Farmers in North Queensland are doing their bit to be environmentally friendly by investing in a tree that produces diesel.Over 20,000 trees have been sold to farmers in the tropics by the man who introduced the diesel tree from Brazil.
The tree produces an oil that can be extracted, filtered and used to power vehicles and farm machinery.
Because, the Brazilian Copaifera langsdorfii can be tapped much like a rubber tree, but instead of yielding rubber it gives up a natural diesel. According to the nurseryman selling the trees, one acre will yield about 1250 gallons annually compared to about 30 gallons of ethanol produced from an acre of corn.
Once filtered no complex refining is required it can be placed straight into a diesel tractor or truck. A single Copaifera langsdorfii will continue to produce fuel oil for an impressive 70 years, with the only negative being that its particular form of diesel needs to be used within three months of extraction.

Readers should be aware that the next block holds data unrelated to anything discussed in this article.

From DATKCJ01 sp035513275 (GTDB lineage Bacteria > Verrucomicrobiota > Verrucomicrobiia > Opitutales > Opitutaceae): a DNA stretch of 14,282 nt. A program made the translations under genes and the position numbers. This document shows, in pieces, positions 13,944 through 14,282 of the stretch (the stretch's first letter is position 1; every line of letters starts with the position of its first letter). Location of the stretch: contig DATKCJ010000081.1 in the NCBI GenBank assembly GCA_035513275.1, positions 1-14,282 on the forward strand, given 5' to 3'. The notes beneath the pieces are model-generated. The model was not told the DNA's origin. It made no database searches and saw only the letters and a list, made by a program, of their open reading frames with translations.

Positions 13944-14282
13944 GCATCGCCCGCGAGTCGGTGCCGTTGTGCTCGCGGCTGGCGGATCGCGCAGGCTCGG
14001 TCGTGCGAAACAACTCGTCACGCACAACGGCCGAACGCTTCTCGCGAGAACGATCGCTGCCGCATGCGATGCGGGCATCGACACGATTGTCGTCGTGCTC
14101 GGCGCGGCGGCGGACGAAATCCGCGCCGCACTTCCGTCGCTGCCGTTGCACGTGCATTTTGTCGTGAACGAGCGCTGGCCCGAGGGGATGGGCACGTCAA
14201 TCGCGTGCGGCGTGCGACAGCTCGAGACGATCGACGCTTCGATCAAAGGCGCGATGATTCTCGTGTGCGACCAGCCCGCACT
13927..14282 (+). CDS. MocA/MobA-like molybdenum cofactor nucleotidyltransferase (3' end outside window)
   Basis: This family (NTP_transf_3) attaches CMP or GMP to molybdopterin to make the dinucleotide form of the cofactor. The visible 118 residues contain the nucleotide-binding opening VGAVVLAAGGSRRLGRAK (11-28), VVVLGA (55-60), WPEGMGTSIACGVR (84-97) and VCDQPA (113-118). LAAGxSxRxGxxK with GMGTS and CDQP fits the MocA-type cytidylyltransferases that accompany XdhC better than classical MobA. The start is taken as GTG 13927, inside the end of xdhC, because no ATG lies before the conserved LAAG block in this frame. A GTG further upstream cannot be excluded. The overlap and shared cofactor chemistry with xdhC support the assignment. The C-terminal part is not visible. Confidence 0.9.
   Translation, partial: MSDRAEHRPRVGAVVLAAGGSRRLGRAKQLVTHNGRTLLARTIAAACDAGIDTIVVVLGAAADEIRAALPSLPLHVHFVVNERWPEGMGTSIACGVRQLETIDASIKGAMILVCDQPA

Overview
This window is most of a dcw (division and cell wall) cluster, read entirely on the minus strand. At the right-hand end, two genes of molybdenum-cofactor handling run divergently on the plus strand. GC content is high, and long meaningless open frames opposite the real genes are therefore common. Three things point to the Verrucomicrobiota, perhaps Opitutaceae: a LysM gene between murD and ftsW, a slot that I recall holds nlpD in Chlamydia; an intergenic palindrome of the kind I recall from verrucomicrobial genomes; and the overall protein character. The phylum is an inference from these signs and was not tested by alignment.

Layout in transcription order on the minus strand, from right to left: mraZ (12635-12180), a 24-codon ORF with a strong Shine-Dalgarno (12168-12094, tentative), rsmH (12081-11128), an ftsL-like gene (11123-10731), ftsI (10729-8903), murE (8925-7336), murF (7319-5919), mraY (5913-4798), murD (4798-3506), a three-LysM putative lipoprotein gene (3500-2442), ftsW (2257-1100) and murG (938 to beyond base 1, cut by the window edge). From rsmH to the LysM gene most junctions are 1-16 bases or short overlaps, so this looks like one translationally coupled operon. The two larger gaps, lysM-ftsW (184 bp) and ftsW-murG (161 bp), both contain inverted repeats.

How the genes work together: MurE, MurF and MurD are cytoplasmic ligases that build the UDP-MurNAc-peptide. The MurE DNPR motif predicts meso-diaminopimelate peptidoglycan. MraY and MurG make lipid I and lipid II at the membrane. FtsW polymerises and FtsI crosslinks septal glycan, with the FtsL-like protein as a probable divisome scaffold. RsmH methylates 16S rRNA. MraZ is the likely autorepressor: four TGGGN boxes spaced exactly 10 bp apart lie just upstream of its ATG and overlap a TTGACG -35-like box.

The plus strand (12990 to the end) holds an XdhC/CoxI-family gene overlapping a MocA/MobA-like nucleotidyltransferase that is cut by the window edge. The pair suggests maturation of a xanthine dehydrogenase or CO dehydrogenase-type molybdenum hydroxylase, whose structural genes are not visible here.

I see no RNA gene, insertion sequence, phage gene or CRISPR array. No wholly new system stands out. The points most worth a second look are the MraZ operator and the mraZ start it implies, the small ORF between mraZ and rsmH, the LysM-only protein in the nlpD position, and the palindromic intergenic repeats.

It is estimated a one-hectare crop could produce enough fuel for an average-sized family farm.
Mike Jubow, a former cane farmer and now a nursery wholesaler, says diesel-producing trees are a long-term investment.
"If I'm lucky enough to live that long enough - I'm 64 now - it is going to take about 15 to 20 years before they are big enough to harvest the oil so that I can use them in a vehicle," he said.
"Principally, they are an ideal plantation tree for a family farm where, from generation to generation, you will harvest this oil so that your grandson and your great-grandson can still be virtually getting free fuel from these trees 30 to 50 years in the future."